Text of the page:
2. You spread your proto-component intestines all over markup, styles and javascript. It's almost pure evil because once it becomes a little bit more complex you're screwed. You never really understand what is this particular class name in HTML stands for as well as why this style is what it is. I'm exaggerating a little but only a little. Again, imagine a junior developer dealing with a dozen pieces like that within an unfamiliar to them codebase.

    1. What if you accidentally execute this code twice? I'm not pretty sure everything will still work fine. This mistake might easily happen if you start refactoring or renovating your code. And there's no way now for you to prevent this from happening because you deal with your dependencies in a reckless manner.

  3. Why would you need jQuery for such a simple task? You can use all modern CSS-selectors with document.querySelector and querySelectorAll. I know, dealing with class names is a more tricky task but I'm sure you can handle it in a better way than downloading a huge script just for a couple methods :-)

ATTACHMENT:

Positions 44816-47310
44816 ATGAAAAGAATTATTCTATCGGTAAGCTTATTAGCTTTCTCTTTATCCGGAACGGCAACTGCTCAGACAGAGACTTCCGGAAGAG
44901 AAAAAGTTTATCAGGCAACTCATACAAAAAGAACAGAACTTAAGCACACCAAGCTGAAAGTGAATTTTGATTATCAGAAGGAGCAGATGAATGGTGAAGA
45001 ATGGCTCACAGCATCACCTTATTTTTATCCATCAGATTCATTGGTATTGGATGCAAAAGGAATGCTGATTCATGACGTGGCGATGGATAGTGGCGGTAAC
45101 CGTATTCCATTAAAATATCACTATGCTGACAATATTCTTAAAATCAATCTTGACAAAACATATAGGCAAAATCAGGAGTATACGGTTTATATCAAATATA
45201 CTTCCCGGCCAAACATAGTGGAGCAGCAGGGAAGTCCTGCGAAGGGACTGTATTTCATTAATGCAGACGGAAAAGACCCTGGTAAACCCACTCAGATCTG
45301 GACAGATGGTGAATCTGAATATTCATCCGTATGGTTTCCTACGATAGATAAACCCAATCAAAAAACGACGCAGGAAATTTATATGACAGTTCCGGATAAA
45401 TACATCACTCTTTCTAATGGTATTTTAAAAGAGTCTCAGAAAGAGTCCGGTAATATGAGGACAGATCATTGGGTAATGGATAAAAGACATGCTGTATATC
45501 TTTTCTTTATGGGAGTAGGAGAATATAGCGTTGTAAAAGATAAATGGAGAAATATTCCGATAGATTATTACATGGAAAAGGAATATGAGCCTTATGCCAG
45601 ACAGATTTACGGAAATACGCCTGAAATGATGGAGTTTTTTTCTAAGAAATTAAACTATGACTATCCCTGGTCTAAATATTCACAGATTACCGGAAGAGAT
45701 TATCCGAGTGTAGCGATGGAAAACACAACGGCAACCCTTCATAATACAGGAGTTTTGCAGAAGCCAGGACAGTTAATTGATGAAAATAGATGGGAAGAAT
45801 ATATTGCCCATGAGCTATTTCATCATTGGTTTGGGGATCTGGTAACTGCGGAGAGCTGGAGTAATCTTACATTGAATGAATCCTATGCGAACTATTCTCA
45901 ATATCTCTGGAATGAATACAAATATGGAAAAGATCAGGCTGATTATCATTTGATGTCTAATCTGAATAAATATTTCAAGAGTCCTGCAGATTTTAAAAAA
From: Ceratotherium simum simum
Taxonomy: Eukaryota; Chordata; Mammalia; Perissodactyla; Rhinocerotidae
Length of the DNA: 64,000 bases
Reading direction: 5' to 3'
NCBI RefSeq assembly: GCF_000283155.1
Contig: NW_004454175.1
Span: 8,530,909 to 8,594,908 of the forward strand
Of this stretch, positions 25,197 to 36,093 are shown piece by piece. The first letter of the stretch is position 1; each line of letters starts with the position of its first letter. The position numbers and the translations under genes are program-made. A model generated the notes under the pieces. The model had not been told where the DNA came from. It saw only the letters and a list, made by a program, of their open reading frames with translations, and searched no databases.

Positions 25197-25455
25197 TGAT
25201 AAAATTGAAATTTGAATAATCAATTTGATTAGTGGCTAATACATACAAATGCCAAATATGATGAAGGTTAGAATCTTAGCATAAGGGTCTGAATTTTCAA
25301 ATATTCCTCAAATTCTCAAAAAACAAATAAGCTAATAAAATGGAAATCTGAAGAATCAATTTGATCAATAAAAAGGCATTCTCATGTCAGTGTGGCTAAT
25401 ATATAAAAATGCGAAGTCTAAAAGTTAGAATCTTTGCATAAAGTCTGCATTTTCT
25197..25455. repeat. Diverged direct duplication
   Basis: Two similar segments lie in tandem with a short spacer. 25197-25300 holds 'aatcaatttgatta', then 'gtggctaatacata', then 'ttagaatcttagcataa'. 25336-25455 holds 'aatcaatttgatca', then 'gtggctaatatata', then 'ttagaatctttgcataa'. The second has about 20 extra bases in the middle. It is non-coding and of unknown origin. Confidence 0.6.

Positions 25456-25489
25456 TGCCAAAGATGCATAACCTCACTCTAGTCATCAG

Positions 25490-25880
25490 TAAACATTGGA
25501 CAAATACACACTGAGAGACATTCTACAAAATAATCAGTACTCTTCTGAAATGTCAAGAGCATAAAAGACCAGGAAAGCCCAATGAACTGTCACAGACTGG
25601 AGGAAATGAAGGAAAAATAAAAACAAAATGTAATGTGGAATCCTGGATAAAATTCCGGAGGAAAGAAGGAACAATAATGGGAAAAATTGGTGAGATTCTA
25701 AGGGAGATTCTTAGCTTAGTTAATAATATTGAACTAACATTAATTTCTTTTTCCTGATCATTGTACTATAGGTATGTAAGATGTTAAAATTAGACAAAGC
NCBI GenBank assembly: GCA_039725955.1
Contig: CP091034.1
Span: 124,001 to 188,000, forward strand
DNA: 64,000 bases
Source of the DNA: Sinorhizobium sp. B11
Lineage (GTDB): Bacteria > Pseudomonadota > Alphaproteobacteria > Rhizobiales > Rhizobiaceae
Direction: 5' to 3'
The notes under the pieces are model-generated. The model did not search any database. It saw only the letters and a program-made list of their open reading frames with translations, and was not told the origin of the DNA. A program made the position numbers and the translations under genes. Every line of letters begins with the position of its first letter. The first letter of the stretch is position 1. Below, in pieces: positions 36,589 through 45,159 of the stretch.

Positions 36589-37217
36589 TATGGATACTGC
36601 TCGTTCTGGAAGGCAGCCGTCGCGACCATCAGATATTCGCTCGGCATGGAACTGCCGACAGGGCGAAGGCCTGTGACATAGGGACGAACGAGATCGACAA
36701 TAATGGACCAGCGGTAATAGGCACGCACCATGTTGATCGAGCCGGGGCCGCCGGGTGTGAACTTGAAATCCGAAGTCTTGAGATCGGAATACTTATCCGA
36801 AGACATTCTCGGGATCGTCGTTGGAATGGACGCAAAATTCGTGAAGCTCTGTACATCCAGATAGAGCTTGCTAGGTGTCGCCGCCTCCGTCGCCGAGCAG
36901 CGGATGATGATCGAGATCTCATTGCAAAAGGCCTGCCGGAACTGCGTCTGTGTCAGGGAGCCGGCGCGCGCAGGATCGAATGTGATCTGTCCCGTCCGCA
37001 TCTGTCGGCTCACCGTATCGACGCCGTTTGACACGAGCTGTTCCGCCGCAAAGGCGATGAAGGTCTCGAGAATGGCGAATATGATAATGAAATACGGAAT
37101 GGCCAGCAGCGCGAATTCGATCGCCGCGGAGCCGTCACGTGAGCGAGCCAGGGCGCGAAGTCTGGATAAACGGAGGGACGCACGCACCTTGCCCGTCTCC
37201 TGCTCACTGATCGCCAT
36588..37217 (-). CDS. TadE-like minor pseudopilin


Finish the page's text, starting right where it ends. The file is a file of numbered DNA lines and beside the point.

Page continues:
4. Global CSS-classes are unsafe and should be avoided. No one promises that you'll never forget about even your own naming convention and won't try to hook another functionality or appearance on the same c-reveal or c-active class.


  5. There's no documentation or, even better, a concise interface which produces no confusion and mistakes. Messing up with a bunch of classes and a link (why is it even a link if it doesn't work as a link? Make it a span instead - and you won't need a preventDefault invocation) that depend on some implicit behavior of a function you won't even necessarily notice... Well, man, it's bad.

Again, I'm exaggerating and I'm sorry for criticizing; this particular piece of code must be almost harmless. Just trying to help and express an and up-to-date point of view on how to make your codebase neater.

How to make this code better
Isolate it into a component/plugin with proper versioning and include it as a commonly shaped module whether it is a CommonJS module and Babel/Browserify, ES6 imported module, UMD or whatever else.

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traaidmark profile image
Adrian Kirsten Author

Hey Oleg,

Thanks for the response man. I don't mind the criticism at all, this is after all dev explicit space and I for one am on here to learn. I didn't expect the comment at all though, and now I kind of wish I used a different, more safe example to my question!

That snippet of code is at least 4 years old now, and was written when I was new to programming as a whole, nevermind javascript (I come from a design background). It has simply always worked for me since then, and I saw little need to change it since then.